/retro/ - Y2K

1990s and 2000s Nostalgia

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/retro/-Where the 90's and 2000's Live On CaesarDude 09/06/2019 (Fri) 23:05:29 No.1 [Reply] [Last]
Alright, this is meant to be a successor to /y2k/ on the old 8chan, however I have expanded it to include both the 1990's and the 2000's and NSFW content is allowed, provided it's actually related to the purpose of this board and doesn't violate any of the site's core rules.
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>>2992 Are they from the 90s or 2000s? Then post them in the vidya, computer etc threads. Otherwise just use the "Modern /retro/ material that actually does it right" thread.

Modern /retro/ material that actually does it right Fellow Time Traveler 08/06/2020 (Thu) 18:36:27 No.768 [Reply] [Last]
Let's have a new thread without a tonne of broken images. Have there been any new forms of /retro/ media (could be movies, games, anime, websites, etc.) that wanted to look old and actually succeeded? There's an artist called BlueTheBone who makes "retro"-styled animations, cheesecake, and porn. Like any modern hack, he overdoses on visual clutter and uses filters that don't actually resemble the time period he's trying to emulate - but despite that, I think his style is consistently decent. If he relied less on computers and filters, then I think he'd be a much better artist, but that goes without saying for most contemporary artists. The really weird things happen when he tries to make modern character designs and media look old, like pic 2. It isn't exactly wrong, but there is something perplexing about viewing characters and series that were developed specifically with modern aesthetics in mind.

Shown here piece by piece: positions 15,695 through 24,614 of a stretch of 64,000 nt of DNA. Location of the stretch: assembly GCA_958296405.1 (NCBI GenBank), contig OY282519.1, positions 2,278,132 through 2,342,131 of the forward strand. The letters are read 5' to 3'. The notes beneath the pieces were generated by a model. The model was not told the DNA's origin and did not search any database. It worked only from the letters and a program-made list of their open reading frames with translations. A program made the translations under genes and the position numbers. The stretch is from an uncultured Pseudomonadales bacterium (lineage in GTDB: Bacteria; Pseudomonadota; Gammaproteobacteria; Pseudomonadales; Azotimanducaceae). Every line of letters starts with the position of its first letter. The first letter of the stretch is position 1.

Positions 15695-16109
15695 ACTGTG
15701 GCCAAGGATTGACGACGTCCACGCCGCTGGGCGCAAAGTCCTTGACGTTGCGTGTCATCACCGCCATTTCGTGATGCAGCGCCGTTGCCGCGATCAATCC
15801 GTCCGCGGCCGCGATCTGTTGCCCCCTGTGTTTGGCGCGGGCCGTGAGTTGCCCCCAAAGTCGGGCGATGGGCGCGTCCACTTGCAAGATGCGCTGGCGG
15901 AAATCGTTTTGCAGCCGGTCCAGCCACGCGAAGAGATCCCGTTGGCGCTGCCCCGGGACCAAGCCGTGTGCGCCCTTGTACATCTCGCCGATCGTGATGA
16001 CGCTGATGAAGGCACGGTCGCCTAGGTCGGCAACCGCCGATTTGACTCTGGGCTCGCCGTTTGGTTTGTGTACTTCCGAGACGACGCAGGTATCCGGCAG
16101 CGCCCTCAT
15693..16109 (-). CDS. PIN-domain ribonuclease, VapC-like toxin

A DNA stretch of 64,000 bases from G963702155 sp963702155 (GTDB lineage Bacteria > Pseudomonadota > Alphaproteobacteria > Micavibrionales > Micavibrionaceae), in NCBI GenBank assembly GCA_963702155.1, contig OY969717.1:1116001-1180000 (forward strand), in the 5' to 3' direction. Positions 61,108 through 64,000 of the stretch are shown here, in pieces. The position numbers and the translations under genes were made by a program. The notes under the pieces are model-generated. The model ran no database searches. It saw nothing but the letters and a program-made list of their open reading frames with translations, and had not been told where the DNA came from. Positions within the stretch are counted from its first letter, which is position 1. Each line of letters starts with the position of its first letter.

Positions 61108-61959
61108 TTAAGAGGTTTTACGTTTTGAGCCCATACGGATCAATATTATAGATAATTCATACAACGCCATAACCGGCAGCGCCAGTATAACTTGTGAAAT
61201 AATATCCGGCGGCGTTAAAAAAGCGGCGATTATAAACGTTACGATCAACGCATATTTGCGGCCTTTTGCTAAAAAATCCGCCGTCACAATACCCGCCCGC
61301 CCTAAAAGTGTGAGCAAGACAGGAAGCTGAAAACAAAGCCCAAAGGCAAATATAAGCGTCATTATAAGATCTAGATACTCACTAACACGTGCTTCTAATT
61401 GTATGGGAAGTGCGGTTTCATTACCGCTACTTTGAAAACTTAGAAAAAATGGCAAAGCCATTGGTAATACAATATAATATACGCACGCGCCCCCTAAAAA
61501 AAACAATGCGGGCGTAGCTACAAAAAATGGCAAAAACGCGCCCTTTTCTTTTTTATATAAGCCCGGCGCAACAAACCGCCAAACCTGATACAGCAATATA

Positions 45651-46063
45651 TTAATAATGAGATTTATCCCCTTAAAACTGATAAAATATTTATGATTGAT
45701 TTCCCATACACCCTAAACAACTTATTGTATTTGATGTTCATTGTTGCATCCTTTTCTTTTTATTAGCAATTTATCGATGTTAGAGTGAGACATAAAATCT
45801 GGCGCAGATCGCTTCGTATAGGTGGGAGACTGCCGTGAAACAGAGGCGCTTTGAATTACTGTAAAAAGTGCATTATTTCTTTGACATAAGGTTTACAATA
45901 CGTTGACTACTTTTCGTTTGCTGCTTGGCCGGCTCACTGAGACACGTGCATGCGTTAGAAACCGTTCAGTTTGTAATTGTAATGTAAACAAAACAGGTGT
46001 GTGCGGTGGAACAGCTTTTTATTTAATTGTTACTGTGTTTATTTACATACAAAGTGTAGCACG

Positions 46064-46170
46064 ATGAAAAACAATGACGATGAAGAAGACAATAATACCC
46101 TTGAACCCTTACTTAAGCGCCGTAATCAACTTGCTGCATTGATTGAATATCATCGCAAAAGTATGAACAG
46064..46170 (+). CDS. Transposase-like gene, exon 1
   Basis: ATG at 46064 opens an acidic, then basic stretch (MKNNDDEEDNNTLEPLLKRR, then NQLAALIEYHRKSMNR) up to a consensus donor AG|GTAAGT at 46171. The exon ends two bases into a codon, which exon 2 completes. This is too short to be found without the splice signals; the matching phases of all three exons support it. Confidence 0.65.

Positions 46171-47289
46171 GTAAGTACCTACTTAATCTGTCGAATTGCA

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>>2991 >>2993 Thank you anons, I'm glad you like it! >You might want to apply for Neocities Neighborhoods Sounds like a good idea, I'll be sure to do that. >try a single plane facing the viewer That's a much smarter way of doing it, I'll try it out next time I need some weather. >I should really write the next part of Taming POV-Ray Go for it, hopefully we'll eventually see more people giving POV-Ray a try.
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I got a tip on another '90s raytracer, called Rayshade: https://sourceforge.net/projects/rayshade/ It appears quite similar to POV-Ray, I wonder how they compare?
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>>3000 (nice digits) I managed to compile it but couldn't render any of the bundled scenes... However I found pic related on my PC.
>>3001 That's a useful comparison, of those other programs I found the source for... MTV: http://cd.textfiles.com/graphics16000/GENERAL/RAYTRACE/MTV/MTV.LHA RTrace (part of the Radiance suite): https://www.radiance-online.org/ >couldn't render any of the bundled scenes How odd, I'll have a look at it when I can.
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>>3001 I tried Rayshade and it seems to work OK with the command: rayshade scenefile -O outfile The file it spits out is an MTV image (the same format used by MTV ray tracer) which can be converted with ImageMagick: convert outfile outfile.png

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Computers Thread Fellow Time Traveler 08/21/2020 (Fri) 04:41:24 No.803 [Reply] [Last]
Looks like none of the images in the catalog work. Let's get a fresh thread in here, focused on computers! I don't have pictures at the moment to share, but I got lucky today and picked up a nice big beige computer case. I'm assembling a new personal computer from parts that I got deals on, found in the junk heap, or that I was given by friends. So, I guess it's not really a /retro/ computer, but it will be in a /retro/ case, and I plan to get an adapter which will let me use a 3.5" floppy disk drive in there. The adapter plugs into the floppy pins, and presents a USB interface to the motherboard. That adapter is under $10 USD. In fact, I've seen an adapter card that will do the same but for 5.25" floppy disk drives. So, when I have more money, I should be able to have not only a 3.5" FDD, but a 5.25" FDD in my system, running alongside new solid state drives, Blu-Ray disc drives, and of course a few regular hard drives. It should be pretty fun. Again, no pictures yet but I will share with you guys when I can. For now I'll just post one from my collection. What have you guys been up to?